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The reaction on social media to the shooting of Cecil demonstrates the power of social media – even though it happened after the fact. Dare we suggest, it’s put the locals on notice to stop it happening again and that their justification doesn’t wash.

The defence by the locals of the shooting of this popular lion is typical of how the closer we are to a topic, the more distorted our view can become. In this case, some locals argue: old lion, past his prime; shoot him for money; aids preservation.

marketing strategy

c/- The Conversation

The justification for game-hunters shooting lions, or other endangered species, seems to me about as sound as the Japanese argument for killing whales. It simply defies logic, except on the grounds of short-term economic benefit to a few.

There may be some logic to farming wild animals for profit, as they do with crocodiles in Northern Australia for their meat and skins destined for high-end Hermes bags. But that’s about where it stops.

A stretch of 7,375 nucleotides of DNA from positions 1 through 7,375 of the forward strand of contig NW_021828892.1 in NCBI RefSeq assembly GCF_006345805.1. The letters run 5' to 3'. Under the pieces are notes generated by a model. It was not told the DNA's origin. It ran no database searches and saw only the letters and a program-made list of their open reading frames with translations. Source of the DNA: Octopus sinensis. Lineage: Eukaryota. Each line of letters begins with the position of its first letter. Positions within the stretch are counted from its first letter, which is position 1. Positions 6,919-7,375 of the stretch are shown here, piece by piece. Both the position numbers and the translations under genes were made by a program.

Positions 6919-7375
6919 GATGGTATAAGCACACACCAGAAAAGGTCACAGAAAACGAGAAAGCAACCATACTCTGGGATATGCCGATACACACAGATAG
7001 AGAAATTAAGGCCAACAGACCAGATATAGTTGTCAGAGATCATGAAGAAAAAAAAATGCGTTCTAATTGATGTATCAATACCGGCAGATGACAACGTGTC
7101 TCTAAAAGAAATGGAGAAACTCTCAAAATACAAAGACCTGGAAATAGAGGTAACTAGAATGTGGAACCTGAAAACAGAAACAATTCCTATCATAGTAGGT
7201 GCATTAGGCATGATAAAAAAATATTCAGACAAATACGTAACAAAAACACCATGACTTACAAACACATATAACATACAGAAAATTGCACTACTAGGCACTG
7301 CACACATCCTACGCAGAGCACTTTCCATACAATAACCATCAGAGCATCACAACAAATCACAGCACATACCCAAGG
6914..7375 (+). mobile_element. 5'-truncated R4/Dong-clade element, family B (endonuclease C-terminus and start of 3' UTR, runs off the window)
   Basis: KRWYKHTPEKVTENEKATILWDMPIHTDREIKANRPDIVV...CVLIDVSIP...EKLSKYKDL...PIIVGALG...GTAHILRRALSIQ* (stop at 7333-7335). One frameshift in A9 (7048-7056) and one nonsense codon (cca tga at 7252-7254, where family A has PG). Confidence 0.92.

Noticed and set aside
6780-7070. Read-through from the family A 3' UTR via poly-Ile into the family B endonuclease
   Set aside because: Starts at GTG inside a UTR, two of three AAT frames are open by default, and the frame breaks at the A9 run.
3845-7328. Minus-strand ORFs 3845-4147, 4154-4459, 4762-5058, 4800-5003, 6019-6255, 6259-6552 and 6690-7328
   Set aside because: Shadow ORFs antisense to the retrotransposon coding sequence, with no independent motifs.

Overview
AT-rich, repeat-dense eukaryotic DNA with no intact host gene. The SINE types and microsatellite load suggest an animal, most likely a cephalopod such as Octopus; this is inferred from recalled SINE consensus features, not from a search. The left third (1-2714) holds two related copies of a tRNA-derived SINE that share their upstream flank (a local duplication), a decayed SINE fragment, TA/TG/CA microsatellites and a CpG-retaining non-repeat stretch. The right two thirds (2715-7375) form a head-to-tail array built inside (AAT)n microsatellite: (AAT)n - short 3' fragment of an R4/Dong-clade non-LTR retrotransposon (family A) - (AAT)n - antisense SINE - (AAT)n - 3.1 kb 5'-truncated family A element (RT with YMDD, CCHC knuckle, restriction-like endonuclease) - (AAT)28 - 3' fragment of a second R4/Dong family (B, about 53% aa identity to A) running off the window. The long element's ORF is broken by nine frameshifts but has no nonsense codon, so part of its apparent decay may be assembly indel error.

The much better way to ‘exploit’ Cecil is the keep him as a poster boy. And work harder at promoting tourism.

The natural antidote to this distorted local thinking is exposing it via globalisation and social media – it outs extreme vested interests and draws us to a world view.

The same goes for all sorts of distorted marketing strategies, from people who flog dodgy diets, to countries like Egypt that have pretend trials to imprison people like Peter Greste. Social media shines a light into a kinds of dark corners.

It doesn’t mean that minorities are destroyed, the evidence is to the contrary. It means that our intolerance for socially unacceptable behaviour of any kind is given a voice, and power.

Author Peter Wilkinson

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